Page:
In addition to these meetings with all or several of the drivers, during the course of the election campaign Giorgianni on three occasions met in his office privately at his instance with a different individual driver on each occasion. Two of the meetings were held at the end of January and the third a few days before the election. On all three occasions Giorgianni expressed his loathing for a union and stated that if the workers were unwilling to resolve their differences with him directly, he could use "muscle" if necessary to deal with the Union.
The Union lost the election by 6 votes to 2. The Union lodged unfair labor practice charges against Jamaica Towing, alleging that the foregoing conduct violated the Act and prevented a fair rerun of the election, and the General Counsel, through the Regional Director, issued a complaint embodying these charges. After conducting hearings with testimony on several days Administrative Law Judge Irwin H. Socoloff issued his decision on December 8, 1977, concluding that Giorgianni violated § 8(a)(1) when he interrogated the employees at the first meeting with all the drivers and when he interrogated and threatened at private meetings with each of three drivers to "use muscle." The ALJ determined, however, that Giorgianni's statements at the second meeting attended by all of the drivers and at the third meeting, attended by four of them, did not constitute offers, or promises to offer benefits to the drivers if they rejected the Union or threats to withdraw benefits if they accepted it.*fn3 Finally, the ALJ concluded that the instances of interrogation and the three "non-specific" threats to resort to "muscle" did not preclude the running of a fair second election. Accordingly, he issued a cease and desist order, with directions that Jamaica Towing post notices declaring that it would not interfere with the employees' exercise of their right to decide whether to join Local 917 or any other union.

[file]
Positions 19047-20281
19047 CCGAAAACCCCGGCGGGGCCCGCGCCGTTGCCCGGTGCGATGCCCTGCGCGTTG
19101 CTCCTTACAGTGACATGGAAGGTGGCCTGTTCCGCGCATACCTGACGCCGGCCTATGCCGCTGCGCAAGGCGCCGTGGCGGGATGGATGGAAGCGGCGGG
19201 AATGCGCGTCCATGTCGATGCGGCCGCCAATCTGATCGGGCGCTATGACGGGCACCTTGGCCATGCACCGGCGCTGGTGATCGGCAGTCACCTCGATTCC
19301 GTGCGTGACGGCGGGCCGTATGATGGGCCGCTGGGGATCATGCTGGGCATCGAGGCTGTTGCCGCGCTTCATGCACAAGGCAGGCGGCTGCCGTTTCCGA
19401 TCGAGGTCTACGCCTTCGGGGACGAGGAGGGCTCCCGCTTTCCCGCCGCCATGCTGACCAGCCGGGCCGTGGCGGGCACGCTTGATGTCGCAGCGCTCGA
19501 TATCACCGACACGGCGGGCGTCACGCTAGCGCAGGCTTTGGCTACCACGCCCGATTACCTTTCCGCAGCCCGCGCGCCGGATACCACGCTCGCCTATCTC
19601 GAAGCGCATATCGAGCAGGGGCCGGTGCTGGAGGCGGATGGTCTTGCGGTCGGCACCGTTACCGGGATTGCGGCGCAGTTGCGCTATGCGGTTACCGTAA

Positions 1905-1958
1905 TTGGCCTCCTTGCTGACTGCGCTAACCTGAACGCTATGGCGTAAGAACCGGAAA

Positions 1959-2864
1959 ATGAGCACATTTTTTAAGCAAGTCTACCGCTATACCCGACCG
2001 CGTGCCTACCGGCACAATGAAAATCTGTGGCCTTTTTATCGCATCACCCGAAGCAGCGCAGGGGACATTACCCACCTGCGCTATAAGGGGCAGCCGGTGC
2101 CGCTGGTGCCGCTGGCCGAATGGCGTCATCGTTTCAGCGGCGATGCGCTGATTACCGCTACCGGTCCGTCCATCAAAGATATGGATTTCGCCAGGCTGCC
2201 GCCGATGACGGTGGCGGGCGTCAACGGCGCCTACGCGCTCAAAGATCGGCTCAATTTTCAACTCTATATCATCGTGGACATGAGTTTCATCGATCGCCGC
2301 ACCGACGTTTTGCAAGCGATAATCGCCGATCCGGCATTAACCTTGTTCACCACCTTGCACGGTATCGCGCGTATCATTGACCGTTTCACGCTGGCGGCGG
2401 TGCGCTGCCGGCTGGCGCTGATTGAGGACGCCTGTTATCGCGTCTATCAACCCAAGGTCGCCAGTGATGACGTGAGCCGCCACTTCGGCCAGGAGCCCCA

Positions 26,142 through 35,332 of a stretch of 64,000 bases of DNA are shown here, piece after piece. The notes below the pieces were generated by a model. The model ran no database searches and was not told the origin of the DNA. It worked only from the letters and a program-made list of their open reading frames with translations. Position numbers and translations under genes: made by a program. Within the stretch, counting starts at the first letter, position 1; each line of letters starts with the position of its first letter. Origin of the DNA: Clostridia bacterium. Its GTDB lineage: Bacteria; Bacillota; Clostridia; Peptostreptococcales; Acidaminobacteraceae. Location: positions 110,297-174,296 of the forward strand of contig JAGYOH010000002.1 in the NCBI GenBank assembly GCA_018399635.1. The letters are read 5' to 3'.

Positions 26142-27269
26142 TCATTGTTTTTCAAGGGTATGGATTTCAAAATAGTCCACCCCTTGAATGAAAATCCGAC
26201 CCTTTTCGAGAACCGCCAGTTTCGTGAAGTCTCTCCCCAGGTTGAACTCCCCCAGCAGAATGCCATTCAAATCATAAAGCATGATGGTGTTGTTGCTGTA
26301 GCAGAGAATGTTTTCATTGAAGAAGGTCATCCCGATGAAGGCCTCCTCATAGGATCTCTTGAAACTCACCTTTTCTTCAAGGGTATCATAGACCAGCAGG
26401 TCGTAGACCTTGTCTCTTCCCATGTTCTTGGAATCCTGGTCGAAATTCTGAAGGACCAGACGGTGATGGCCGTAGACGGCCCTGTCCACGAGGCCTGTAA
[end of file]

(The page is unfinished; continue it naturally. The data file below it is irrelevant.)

The Union and the General Counsel took exception to the ALJ's failure to find that Giorgianni made unlawful promises or threats or that he unlawfully engaged in direct bargaining with the drivers at the two group meetings cleared by the ALJ. The exceptions also took issue with the ALJ's failure to issue a bargaining order certifying the Union as the drivers' exclusive bargaining representative without a second election. Respondent did not take exception to any of the ALJ's findings adverse to it, rendering these findings, which include a finding that the licensed tow-truck operators are an appropriate bargaining unit, conclusive for purposes of this proceeding. 29 U.S.C. § 160(e).